Teaching Tony To Read: Session 2

By Christy


When I arrived for my second Targeted Reading session with Tony, he jumped up out of his chair and ran over to me to show me a book that he had read in class that day.  He was very excited because he was able to read the book all by himself and asked if he could read it to me.   It was great to see him reading with such confidence and while he was reading the book, he would point out some of the sight words that he learned in our last session that were in the book.  He told me that he used to not be able to read this book, but thanks to the new words he learned, he can now read it!


During our session when I introduced Tony to some words that have multiple meanings, he really struggled to understand that the words we were discussing could mean different things.  For example, one of the words we discussed was tip and he kept giving me examples that related to tipping something over.  After hinting to him ideas that tip could mean other things, Tony was still unable to come up another meaning.  I then asked him about when he goes to a restaurant with his parents and if they leave money on the table before they leave.  He told me they do and I explained to him that this was giving a tip.  To really make sure he understood what it means to give a tip, Tony and I role-played him leaving me a tip.

I then asked him if he ever tried to walk somewhere real quietly and walked on his tip toes, he laughed and told me he does it all of the time.  So again, I had him role play tip toeing down the hallway.  We also discussed giving someone advice and how that also is giving a tip too.  He then told me that I give him tips on reading, which I agreed.  Through good discussion and role playing, I really feel that Tony now has a much better understanding of each word we discussed and will remember each of their multiple meanings for future use.


My second session with Tony was even better than the first!  He was very enthusiastic again.  Today he opened up to me and I got to see more of who Tony really is.  We built upon many of the activities I introduced Tony to last week and he did a great job.  We started with blending words together by using a starter card (single consonant) and placing it next to vowel pattern card with the short /i/ sound on it (im, if, id, etc.).  Tony would practice building one word at a time and after he read each word, I would change the vowel pattern card to a new one.  Tony did a great job on this exercise and after awhile he was rapidly going through cards and building the words quickly and correctly.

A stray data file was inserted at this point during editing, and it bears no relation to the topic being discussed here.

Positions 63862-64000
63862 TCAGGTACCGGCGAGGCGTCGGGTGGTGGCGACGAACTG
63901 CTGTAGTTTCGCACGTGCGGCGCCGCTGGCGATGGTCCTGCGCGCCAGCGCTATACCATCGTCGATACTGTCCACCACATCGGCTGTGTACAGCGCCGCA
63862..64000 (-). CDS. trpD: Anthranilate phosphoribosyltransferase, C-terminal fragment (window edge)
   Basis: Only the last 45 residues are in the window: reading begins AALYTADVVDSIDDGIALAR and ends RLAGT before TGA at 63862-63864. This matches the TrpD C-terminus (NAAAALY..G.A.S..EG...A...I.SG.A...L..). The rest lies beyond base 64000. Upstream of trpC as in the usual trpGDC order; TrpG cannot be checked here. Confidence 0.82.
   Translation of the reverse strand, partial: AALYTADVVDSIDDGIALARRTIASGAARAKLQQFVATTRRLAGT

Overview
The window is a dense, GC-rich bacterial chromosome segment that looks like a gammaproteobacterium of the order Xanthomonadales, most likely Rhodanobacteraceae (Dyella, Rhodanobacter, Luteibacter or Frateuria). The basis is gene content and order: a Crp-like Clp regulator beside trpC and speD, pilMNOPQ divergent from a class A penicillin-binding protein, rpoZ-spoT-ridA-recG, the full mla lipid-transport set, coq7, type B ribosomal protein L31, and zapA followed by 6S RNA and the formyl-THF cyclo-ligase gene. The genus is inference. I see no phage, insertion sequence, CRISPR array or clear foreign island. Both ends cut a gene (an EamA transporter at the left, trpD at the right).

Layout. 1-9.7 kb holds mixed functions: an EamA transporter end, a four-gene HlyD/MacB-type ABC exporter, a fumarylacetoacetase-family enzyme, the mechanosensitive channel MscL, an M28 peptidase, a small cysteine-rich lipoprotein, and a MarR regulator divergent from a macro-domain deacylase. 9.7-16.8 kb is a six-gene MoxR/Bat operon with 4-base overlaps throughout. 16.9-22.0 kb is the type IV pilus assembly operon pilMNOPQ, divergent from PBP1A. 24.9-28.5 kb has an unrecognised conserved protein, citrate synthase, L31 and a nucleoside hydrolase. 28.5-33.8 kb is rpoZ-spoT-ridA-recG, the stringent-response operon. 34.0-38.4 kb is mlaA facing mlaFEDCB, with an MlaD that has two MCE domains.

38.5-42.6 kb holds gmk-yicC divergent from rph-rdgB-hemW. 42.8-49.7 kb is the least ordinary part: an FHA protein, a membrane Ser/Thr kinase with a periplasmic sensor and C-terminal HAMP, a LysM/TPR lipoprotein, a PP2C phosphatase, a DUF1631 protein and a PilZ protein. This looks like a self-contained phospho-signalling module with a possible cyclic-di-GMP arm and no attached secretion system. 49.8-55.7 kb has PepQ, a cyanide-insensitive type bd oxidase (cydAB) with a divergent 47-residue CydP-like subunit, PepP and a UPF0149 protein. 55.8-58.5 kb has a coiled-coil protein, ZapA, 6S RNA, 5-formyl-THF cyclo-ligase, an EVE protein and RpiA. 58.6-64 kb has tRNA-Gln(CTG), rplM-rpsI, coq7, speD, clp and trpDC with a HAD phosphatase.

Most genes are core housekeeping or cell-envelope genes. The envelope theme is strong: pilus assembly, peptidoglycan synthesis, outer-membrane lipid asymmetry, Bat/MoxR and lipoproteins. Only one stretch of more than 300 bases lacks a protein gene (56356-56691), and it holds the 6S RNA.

We talked about the words hit, tip, and fit and discussed how all of these words had multiple meanings.  Getting past the initial meaning that pops into Tony’s head has been an issue for him, but through discussion, role playing, and using the words in sentences and drawing a picture to go along with them, he left our session fully aware of the different meanings for each of the three words.  I had Tony reread the stories he read for me last week and he read them both fluently.  He was so confident while reading them and it was great to see.

I introduced two new stories to Tony today to be his stories of the week.  One story was based around words with the short /a/ vowel sound and the other was based around words with the short /i/ vowel sound, which we had focused on earlier in our session.  These books were a little harder for Tony compared to the earlier ones and he did have to stop and sound out some of the words from time to time.  I left these stories for Tony to practice with until our next session and he told me he would have them perfected by then.

The last thing I worked on with Tony in our Targeted Reading session was continuing to read from a list of the most commonly used sight words.  I first asked Tony to read the ten words he was not able to read last week and he did so perfectly, mastering them all.  He was very proud of this accomplishment and showed it with his big grin.  We then continued going through sight words until Tony had another ten he was unable to read.  We made flashcards for those words and he said he would use those flashcards to study from so that in our next session they would become mastered words as well.

Tony is a very enthusiastic child, and it is so nice to work with him and watch his confidence level grow and to see the pure joy he gets from being able to read.  Learning to read can be a difficult process, but as I am seeing with Tony it can be very rewarding.  It is such a pleasure watching his reading ability grow.

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